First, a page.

In a Daubert ruling, a Washington district court judged allows Motorola’s expert to testify that the reasonable royalty should apply to the complete product, despite failing to meet the entire market value rule. In this patent infringement case related to Microsoft’s Xbox 360, the court had previously determined that due to Microsoft’s commitments to standard-setting bodies, the damages shall be at reasonable and non-discriminatory (RAND) royalty rates. Motorola’s expert, Charles Donohoe, opined that such a RAND royalty in this case would be 2.25% of the selling price of the Xbox 360. Microsoft moved to exclude the expert testimony of Mr. Donohoe among other reasons because it did not meet the entire market value rule; specifically, he applied the royalty to the complete product without attempting to satisfy the predicate that the patents create the basis of customer demand of the complete product.
In rejecting the Daubert motion, the judge first points to the Federal Circuit’s Lucent ruling that accepts the use of a larger base as long as you compensate for that by using a smaller royalty. We at IP Value Blog have noted that the Federal Circuit, in its Uniloc decision, backed away from that position.
The judge then notes that courts have indeed accepted royalties based on the entire product value when the rates were derived from past licenses, citing:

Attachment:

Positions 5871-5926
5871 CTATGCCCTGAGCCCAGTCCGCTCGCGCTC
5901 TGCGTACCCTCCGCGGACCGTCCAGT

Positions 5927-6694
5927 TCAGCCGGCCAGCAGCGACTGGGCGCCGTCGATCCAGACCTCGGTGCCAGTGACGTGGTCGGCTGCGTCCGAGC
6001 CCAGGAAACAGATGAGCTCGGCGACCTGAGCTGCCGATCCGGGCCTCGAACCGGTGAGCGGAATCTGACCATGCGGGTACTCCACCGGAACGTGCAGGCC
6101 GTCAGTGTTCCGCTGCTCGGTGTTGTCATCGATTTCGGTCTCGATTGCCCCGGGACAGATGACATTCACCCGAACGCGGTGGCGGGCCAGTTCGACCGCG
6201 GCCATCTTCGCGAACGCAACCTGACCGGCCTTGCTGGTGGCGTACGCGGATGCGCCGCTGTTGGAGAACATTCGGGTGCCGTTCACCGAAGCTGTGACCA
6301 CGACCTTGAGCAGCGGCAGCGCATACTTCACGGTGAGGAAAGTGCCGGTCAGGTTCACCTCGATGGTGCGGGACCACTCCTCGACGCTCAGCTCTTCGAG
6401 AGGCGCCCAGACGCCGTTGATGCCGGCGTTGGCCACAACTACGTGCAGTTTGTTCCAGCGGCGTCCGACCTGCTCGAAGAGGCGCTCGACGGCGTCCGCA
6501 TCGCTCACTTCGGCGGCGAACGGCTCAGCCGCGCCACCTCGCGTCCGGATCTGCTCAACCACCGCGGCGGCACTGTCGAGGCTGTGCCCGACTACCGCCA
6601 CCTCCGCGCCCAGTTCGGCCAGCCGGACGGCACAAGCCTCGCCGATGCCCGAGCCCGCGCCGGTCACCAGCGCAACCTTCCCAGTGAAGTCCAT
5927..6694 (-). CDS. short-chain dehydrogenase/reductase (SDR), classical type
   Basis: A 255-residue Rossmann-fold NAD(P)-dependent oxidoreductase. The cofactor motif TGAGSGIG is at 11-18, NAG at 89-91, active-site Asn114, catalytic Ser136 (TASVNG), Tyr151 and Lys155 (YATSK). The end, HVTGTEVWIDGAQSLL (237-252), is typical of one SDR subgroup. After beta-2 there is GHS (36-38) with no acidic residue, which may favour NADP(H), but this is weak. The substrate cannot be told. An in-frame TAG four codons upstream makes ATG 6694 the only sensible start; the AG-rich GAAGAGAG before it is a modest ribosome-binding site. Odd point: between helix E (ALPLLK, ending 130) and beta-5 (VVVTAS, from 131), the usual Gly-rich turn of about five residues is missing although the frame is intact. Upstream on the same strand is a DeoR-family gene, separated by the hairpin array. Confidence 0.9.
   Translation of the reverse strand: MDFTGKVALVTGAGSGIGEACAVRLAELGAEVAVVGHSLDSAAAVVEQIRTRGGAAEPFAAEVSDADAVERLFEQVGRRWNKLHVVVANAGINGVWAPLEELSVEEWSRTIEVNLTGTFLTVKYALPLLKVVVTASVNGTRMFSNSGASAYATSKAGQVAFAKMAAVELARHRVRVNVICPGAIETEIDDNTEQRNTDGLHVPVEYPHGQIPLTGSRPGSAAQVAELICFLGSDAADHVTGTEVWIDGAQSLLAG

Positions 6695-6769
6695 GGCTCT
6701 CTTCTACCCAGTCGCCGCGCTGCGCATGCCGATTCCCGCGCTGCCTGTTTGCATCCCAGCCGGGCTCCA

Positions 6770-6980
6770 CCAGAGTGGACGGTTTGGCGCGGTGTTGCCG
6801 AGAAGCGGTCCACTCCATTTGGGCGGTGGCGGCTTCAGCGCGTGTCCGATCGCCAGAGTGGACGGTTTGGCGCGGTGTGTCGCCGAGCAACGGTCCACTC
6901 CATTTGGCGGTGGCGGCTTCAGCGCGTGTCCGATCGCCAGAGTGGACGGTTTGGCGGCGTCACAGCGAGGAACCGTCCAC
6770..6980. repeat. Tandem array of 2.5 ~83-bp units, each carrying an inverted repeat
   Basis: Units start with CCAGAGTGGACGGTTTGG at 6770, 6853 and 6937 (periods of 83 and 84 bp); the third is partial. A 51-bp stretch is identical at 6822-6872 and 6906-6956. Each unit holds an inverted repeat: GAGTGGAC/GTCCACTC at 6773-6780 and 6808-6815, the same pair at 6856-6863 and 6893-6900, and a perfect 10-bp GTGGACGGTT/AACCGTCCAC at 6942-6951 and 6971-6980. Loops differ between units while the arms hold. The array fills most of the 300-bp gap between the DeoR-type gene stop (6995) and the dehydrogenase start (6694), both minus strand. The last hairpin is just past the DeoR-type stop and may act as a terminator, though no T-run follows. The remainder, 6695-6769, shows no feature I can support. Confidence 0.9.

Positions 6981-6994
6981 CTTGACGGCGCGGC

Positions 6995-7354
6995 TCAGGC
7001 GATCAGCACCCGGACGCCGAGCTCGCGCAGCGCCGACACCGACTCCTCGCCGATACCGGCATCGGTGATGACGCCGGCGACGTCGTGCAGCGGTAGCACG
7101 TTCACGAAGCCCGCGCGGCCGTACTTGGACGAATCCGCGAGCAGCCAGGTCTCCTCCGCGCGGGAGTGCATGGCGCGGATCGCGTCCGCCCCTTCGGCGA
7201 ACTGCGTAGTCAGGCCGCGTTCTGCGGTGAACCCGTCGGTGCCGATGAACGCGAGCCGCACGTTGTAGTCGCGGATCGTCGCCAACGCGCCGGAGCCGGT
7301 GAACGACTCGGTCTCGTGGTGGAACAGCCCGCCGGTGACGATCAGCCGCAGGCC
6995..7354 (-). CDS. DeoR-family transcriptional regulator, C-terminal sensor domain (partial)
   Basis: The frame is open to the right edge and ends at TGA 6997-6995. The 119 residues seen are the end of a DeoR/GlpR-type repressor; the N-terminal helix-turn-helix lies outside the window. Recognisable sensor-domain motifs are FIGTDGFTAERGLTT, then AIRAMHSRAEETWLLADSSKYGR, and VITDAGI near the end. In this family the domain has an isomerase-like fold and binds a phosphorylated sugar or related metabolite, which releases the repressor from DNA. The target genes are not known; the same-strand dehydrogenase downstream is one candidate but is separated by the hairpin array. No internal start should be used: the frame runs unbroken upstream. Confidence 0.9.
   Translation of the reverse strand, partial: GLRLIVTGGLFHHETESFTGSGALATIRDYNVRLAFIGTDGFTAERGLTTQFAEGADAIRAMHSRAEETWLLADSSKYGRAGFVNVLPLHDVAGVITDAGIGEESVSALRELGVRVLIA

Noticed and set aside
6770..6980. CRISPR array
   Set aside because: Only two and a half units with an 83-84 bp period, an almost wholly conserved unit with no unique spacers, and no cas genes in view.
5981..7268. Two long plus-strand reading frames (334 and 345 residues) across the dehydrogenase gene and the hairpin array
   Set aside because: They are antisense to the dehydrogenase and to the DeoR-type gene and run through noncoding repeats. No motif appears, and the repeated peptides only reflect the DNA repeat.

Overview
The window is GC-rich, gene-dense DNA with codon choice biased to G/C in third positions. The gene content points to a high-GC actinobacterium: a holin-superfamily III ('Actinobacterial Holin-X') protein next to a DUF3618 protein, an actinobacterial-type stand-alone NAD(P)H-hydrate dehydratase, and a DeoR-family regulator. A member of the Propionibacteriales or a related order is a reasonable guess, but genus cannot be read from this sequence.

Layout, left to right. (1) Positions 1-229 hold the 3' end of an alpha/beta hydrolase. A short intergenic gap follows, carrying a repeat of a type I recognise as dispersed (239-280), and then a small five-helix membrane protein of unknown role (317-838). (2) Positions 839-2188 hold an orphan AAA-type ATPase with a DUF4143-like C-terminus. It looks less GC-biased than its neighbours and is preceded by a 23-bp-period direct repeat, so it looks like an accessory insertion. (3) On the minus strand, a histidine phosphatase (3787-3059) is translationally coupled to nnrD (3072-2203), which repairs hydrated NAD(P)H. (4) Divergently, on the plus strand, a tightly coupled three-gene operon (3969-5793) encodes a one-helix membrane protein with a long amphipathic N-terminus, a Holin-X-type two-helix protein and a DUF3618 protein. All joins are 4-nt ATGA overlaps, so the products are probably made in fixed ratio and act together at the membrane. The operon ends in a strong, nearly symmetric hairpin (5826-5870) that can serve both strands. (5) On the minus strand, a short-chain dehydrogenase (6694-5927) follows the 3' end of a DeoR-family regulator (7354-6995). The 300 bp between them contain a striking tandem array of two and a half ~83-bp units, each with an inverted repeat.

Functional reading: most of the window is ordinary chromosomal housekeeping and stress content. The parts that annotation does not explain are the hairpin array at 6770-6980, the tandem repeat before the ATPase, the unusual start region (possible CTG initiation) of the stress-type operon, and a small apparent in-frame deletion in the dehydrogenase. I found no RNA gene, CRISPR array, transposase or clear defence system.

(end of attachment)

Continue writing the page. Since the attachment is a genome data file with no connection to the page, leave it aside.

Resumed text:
- The Boeing Co. v. United States, 86 Fed. Cl. 303, 319-20 (2009);
- Mondis Tech., Ltd. v. LG Elecs., Inc., 2011 WL 2417367, at *3 (E.D. Tex. June 14, 2011)
As a side note, in the Mondis case, a Texas district court ruled that the EMVR requirements were not met, yet plaintiffs could use the entire product as the royalty base because the expert largely based his opinion on 13 comparable licenses that provide for a royalty based on the entire value of the licensed products.
After expressing skepticism in Motorola’s damages position, the judge nonetheless concludes: “Thus, the court declines to adopt a per se rule that a royalty rate may never be applied to the entire product price without satisfaction of the entire market value rule.”
Microsoft Corporation v. Motorola Inc., et. al., 2-10-cv-01823 (W.D. WA, October 22, 2012, Order)(Robart)